‘Gotham’ Reference Guide 3×09: I Am the Law

Michael Chiklis as Judge Joseph Dredd.

Michael Chiklis as Judge Joseph Dredd. FOX

This may come as a shock to some readers–truly, if you’re standing I suggest sitting or maybe even laying down–but the above photo of Captain Nathaniel Barnes wearing the helmet from the 1995 action-classic Judge Dredd is not an official promotional photo provided FOX. I made it myself. It took 14 hours, not including an hour break for lunch and stretching. This is why the Reference Guide for last night’s Gotham, titled “Executioner”, is going up so late. I think I speak for everyone when I say the results were worth it.

But why, you ask, Judge Dredd? Well, for anyone who hasn’t seen it–and if so, what, did you not have a Blockbuster near your house?–Oscar-nominated block of driftwood Sylvester Stallone plays Joseph Dredd, a “Street Judge” in the year 2080 who works simultaneously as police officer, judge, jury and executioner. Our greatest modern linguistic scholars and high-level translators have concluded Stallone is saying “I am the Law” in this clip. Nathaniel Barnes, as we saw in “Executioner”, has also styled himself “The Law”, choosing to shotgun-blast and hangman’s noose criminals instead of the usual GCPD procedure, which is to trip over a stick and let the criminals escape. The one difference here is that Barnes’ crusade is fueled by the insanity-inducing, rage-increasing blood of Alice Tetch, as opposed to Stallone’s Judge Dredd, who was mostly just fueled by anabolic steroids.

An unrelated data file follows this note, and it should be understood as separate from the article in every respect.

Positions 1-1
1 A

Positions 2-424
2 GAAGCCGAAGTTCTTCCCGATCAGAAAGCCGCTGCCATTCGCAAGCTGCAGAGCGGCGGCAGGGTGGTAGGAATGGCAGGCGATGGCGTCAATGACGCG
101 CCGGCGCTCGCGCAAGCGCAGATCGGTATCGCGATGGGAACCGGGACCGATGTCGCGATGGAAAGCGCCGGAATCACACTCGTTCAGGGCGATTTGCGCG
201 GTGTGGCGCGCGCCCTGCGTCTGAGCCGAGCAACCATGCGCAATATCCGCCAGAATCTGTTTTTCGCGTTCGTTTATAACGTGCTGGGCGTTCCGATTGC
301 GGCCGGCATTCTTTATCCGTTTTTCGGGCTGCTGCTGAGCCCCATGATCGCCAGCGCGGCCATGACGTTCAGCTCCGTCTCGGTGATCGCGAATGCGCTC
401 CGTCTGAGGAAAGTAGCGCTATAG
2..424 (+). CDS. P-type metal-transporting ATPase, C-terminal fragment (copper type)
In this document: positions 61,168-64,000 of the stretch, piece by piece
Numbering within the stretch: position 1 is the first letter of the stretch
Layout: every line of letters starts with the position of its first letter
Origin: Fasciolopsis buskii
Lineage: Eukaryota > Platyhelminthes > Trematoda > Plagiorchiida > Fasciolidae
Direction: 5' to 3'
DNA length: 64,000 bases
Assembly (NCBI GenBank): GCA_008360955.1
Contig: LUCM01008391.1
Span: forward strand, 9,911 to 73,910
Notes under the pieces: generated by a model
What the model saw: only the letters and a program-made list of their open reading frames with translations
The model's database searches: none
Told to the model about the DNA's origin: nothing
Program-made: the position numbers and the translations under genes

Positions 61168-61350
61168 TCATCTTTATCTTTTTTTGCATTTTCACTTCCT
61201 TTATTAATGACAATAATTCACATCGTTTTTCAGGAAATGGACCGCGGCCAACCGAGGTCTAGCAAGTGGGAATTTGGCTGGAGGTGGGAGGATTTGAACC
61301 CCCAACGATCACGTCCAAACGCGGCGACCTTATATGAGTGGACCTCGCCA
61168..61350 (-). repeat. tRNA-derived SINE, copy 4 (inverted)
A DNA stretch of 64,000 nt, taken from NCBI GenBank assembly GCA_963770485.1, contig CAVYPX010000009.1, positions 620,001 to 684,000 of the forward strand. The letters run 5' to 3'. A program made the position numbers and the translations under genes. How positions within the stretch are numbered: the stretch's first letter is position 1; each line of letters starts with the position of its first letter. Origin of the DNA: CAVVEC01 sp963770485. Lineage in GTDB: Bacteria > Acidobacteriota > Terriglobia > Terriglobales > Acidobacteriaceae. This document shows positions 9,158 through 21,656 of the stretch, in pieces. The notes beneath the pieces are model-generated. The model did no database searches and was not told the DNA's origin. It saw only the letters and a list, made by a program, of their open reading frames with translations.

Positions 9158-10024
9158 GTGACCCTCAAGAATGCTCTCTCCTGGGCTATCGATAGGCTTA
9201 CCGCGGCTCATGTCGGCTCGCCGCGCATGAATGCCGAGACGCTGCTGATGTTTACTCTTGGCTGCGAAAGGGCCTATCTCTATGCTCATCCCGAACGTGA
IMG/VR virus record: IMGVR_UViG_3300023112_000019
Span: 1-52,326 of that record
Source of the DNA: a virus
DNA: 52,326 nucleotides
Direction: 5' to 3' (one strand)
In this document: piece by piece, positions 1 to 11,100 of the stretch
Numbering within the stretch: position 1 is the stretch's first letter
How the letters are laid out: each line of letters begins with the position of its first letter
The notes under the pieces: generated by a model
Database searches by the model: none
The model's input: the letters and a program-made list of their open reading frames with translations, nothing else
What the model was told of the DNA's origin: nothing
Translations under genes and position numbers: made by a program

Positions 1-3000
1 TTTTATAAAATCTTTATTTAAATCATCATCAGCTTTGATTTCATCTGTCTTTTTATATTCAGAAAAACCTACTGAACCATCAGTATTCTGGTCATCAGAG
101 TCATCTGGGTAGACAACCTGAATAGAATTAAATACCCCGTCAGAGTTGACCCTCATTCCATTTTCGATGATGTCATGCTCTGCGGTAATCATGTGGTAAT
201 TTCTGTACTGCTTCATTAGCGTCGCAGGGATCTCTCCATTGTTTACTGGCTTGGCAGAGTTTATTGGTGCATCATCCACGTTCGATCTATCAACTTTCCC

Anyway, Barnes lures Jim Gordon, who knows the Commissioner is guilty of murdering Dr. Maxwell Symon via bathroom wall, out to one of the 4,000 warehouses on the outskirts of Gotham City. This would all be intriguing–Jim as the straight-laced detective who knows the truth, Barnes as the once-righteous man guilty of a horrendous crime–if Gotham hadn’t already played out this exact scenario with the roles reversed midway through season 2. At that point, it was Jim hiding his murder of Theo Galavan, and Barnes was playing the role of “Hey, I know you totally murdered that guy but let’s still go on car rides alone together.” If anything, Gotham forgetting it’s own history severely undercuts any dramatic weight behind Barnes’ transformation. Oh no, he’s KILLING criminals now…just like every single member of the GCPD has done at least once. Hell, Harvey Bullock almost killed Jim back when a Reference Guide was just a Recap, and now that’s water under the bridge.

Not to say this wasn’t all wonderfully (and occasionally overly) acted — I already said last week that, due to all the space in his skull, Michael Chiklis is a tremendous actor, and “terrifying cop with a shotgun” is his natural state. Ben McKenzie looks so much more at-home playing a Gordon in a tie, and not nearly mentioned enough is how much Donal Logue adds to this show just, like, with his presence (“I was gone for like an hour!”). But hoo-boy, does the Tetch-saga now feel like a whole lot of buildup to a whole lot of nothing. We’re left with Barnes inside an Arkham cell yelling “guilty” over and over again, and an empty GCPD Commissioner’s office that Jim can’t help but stare at longingly. Don’t even think about it, Jimbo. Mustache first, promotion second.

Hey, speaking of staring longingly at something that is vastly inappropriate: